This is an article written by John Harrison for the Sonning Deanery Branch Newsletter (Spring 2019).
“It’s not often you are offered an opportunity to get ringing shown on TV, so you grab it with both hands. One of our ringers has a friend involved in Field Archery. (No, I didn’t know of it either – its a kind of blend between archery and orienteering.) It was featured in the sport slot on BBC Breakfast, and when the presenter heard about ringing he was keen to do a piece on that as well.
Some of you may wonder why ringing would appear in the ‘sport’ slot, but it fits very well with the widely used definition of sport as: ‘all forms of physical activity which, through casual or organised participation, aim at expressing or improving physical fitness and mental well-being, forming social relationships or obtaining results in competition at all levels’. Of course, ringing is much more than just a sport–notably as a form of music– which is why it is so special. But the more angles we can get covered to help raise public awareness the better. The presenter, Mike Bushell, is interested in exploring and presenting all forms of sport, and according to Wikipedia (look him up) he holds the world record for trying different sports–over 350 different ones.
On Monday 15th March we welcomed Mike and his cameraman Ian to our practice at All Saints Wokingham. They arrived in late afternoon for Mike to get some hands-on training beforehand, but Mike was delayed and Ian arrived early so we re-jigged the plan. Ian got shots of the outside the tower and the splendid view from the roof – in glorious sunshine– and he also took lots of shots inside, including showing the size of the bells. The altered plans meant that instead of the intended two hours of initial tuition, Mike only got about an hour. He was an enthusiastic learner– perhaps a bit too enthusiastic– and made pretty well average progress, ringing both strokes after a fashion by the end of the hour.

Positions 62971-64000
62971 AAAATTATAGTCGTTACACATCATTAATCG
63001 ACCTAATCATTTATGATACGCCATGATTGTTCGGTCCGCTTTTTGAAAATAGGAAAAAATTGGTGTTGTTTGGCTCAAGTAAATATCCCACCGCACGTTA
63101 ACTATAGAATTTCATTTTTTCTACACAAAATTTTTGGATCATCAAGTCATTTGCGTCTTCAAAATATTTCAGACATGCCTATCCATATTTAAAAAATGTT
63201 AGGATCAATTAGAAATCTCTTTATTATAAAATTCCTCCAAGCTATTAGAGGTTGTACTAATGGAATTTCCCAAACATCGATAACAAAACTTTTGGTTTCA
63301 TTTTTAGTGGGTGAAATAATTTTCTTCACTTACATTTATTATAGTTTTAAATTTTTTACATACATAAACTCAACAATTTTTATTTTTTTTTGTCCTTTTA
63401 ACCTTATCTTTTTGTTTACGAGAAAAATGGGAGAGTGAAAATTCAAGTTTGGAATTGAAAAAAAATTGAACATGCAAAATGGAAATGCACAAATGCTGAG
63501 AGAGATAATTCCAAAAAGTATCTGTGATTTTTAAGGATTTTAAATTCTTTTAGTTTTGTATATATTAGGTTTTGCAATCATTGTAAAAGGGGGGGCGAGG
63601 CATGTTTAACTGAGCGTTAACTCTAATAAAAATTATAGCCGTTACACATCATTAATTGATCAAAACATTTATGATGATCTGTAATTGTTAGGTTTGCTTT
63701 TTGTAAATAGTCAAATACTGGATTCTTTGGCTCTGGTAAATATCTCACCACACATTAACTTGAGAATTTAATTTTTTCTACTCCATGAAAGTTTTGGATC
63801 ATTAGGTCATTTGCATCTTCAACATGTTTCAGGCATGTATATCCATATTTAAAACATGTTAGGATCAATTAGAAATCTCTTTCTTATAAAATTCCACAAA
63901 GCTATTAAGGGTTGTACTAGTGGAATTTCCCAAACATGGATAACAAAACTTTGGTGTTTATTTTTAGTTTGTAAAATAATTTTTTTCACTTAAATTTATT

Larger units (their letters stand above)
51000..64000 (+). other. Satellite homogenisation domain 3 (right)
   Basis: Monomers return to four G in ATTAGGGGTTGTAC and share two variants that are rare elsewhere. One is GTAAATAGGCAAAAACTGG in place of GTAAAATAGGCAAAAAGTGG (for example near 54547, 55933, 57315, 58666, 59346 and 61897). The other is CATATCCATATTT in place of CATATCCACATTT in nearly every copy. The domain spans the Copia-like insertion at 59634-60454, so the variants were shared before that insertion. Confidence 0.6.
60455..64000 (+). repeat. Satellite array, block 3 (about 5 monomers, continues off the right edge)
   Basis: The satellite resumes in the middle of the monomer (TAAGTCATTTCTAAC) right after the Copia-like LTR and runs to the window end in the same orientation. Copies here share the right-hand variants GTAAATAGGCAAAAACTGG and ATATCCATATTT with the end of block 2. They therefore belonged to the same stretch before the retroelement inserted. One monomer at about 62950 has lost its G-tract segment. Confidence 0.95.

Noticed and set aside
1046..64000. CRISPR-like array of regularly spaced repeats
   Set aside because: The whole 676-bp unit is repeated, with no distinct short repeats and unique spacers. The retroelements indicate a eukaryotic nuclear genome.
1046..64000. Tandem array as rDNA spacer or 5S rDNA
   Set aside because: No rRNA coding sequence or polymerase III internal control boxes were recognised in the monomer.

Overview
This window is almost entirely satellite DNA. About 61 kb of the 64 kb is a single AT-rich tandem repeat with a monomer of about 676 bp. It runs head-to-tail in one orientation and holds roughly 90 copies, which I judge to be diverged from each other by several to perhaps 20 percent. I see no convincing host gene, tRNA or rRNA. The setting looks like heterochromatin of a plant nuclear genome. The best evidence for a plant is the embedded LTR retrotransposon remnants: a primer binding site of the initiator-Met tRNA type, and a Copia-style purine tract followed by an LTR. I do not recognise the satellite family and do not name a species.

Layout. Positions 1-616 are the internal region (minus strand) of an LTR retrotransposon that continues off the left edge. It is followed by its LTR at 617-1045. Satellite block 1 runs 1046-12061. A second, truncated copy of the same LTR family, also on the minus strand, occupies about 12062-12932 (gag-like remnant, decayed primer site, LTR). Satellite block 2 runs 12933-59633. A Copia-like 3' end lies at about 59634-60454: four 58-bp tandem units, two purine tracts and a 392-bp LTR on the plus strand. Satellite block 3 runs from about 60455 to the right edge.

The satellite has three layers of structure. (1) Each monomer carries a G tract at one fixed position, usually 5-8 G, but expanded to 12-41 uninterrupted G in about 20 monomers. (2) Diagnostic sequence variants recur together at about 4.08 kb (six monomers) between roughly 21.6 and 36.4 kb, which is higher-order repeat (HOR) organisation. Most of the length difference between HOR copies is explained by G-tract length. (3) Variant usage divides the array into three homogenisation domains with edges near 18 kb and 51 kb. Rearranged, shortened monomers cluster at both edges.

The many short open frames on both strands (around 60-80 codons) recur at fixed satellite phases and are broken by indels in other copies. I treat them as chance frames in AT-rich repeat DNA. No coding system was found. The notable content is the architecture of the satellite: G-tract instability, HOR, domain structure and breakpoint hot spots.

We then adjourned to The Ship (which in the late 1700s used to sponsor ringing competitions) and after a quick meal returned to the tower to join Ian and the other ringers assembling for the practice, at which we had a record turn out of over 20. Mike was filmed being taken through the teaching process and the rest of the time was spent filming typical exercises with the learners and various examples of normal ringing– from all angles: close up, wide shot, looking down from the clock room, viewed from the nave and looking in to the bells themselves.
A lot of the time was spent interviewing individual ringers, from our youngest recruits to long standing members, since the focus of Mike’s programmes is to capture not just ‘what’ is done, but why the participants do it and what makes them so keen.
BBC Breakfast has a total audience of 12 million. The sport item is shown four times between 6am & 10am, nominally at 6.40, 7.40, 8.40 & 9.40 though it can vary. It’s quite a short slot– 3 minutes – so it’s less of a documentary and more a stream of vignettes that give an impression of what the sport is like.”
A shortened clip of the segment can be found on BBC Breakfast’s Twitter page.